Presidential Race Maps Writing on the Wall
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/images/jivy/map_titles/1.gif Today’s Map Today monitors the current status of the race.
Roll over a state for poll averages, click for commentary.
Basemap
AL
9
AK
3
AZ
11
AR
6
CA
55
CO
9
CT
7
DE
3
DC
3
FL
29
GA
16
HI
4
ID
4
IL
20
IN
11
IA
6
KS
6
KY
8
LA
8
ME
3
MD
10
MA
11
MI
16
MN
10
MS
6
MO
10
MT
3
NE
5
NV
6
NH
4
NJ
14
NM
5
NY
29
NC
15
ND
3
OH
18
OK
7
OR
7
PA
20
RI
4
SC
9
SD
3
TN
11
TX
38
UT
6
VT
3
VA
13
WV
5
WI
10
WY
3
ME2
1

270 Needed to Win.

Toss Up
Total 0
Unclear Too close to call 0
Hilary Clinton (Democrat)
Total 322
Democratic Safe 203
Leaning_democratic Leaning 119
Donald Trump (Republican)
Total 216
Republican Safe 143
Leaning_republican Leaning 73
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Bounce: The Long View

Posted Sep 02, 2008 at 1:30 AM by Maurice Berger

A new poll issued today by CBS News suggests that Obama received a modest "bounce" out of his convention. According to the poll, he now leads 48% to 40%, up five points from their last survey a few weeks ago. These numbers, of course, conflict with CNN/Opinion Research and other polls that show no "bounce" at all. Rasmussen's numbers this morning are starting to tick upward for Obama, suggesting a modest but discernible "bounce."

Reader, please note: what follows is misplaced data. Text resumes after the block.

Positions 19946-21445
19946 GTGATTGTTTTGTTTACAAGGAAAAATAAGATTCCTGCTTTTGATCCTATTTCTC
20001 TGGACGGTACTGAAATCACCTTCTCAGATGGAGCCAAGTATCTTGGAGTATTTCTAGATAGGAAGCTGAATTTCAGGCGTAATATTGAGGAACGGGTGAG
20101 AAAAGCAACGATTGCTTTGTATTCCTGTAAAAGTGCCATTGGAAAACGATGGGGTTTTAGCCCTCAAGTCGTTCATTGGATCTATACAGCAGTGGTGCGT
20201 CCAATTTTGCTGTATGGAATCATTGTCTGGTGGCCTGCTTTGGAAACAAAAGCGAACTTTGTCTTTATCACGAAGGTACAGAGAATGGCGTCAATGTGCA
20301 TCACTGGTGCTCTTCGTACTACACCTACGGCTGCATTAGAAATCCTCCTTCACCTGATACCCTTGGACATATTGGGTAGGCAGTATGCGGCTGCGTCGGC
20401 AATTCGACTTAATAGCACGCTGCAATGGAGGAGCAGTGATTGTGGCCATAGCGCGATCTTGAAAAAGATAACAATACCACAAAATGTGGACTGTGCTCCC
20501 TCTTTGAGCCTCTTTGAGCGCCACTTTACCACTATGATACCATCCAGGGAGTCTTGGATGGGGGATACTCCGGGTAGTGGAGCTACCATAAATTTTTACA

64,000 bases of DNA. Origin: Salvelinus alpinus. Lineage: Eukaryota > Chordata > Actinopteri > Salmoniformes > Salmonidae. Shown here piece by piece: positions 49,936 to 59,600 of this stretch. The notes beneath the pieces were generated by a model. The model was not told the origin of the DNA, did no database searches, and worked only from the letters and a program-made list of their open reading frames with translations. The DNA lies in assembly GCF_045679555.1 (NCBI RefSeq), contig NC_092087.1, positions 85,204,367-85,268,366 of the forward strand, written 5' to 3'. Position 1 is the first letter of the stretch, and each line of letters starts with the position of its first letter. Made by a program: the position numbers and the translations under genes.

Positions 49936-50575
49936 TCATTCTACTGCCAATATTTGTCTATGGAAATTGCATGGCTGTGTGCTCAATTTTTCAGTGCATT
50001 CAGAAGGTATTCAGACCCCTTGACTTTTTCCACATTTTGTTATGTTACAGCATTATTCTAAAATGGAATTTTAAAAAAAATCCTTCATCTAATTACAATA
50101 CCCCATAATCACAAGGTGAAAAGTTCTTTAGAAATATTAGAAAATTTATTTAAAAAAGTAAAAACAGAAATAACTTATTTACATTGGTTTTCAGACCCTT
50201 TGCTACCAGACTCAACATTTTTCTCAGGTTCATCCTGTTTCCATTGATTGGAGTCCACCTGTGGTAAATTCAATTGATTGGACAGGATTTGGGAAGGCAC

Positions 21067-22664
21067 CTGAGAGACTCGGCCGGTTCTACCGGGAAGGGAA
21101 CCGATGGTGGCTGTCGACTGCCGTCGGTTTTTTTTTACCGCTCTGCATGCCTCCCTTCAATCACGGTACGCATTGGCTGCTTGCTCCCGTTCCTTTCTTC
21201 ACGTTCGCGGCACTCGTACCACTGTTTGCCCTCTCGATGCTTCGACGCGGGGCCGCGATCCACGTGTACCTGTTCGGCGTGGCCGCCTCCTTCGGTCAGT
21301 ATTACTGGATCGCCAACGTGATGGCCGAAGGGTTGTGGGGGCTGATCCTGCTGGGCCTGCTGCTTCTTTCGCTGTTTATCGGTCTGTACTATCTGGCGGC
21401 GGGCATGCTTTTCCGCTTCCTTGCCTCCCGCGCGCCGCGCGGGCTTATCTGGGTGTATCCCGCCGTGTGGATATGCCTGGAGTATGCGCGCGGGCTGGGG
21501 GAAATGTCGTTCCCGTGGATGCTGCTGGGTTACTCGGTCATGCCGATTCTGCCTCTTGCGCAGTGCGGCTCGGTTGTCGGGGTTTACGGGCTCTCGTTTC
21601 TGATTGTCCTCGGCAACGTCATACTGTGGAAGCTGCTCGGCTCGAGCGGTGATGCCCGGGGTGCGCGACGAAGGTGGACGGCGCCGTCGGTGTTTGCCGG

Two factors are at play: for one, the true impact of events on the ground may not be known for weeks. Public opinion is often slow to form. In 1984, Democrat Walter Mondale's announcement of Geraldine Ferraro as his running mate--the first women to appear on the national ticket of either party--produced a flurry of media excitement and a modest jump in the polls. Within weeks, any gain had evaporated.

Just as important: presidential races are not decided by popular vote, but rather by 51 state-wide races (D.C. has three electoral votes). Thus, PollTrack will keep a close eye on public opinion surveys as they emerge out of battleground states in the coming weeks.

One demographic to watch closely: so-called Reagan Democrats--white, conservative, mostly working-class who broke with their party to support Ronald Reagan in the 1980s--in key states like Ohio, Pennsylvania, and Michigan. Many of these voters so far have been disinclined to vote for Obama but disgruntled with Republicans. Did the DNC succeed in increasing their trust in Obama? Will McCain's VP pick appeal to these voters? Will McCain and Palin's speeches, and the Republican National Convention in general, convince these voters that they are true "mavericks" who proffer real change and a departure from the policies of the Bush administration?

Indeed, the race appears very fluid right now, with CBS News reporting that "a significant number of voters who have yet to finally make up their minds."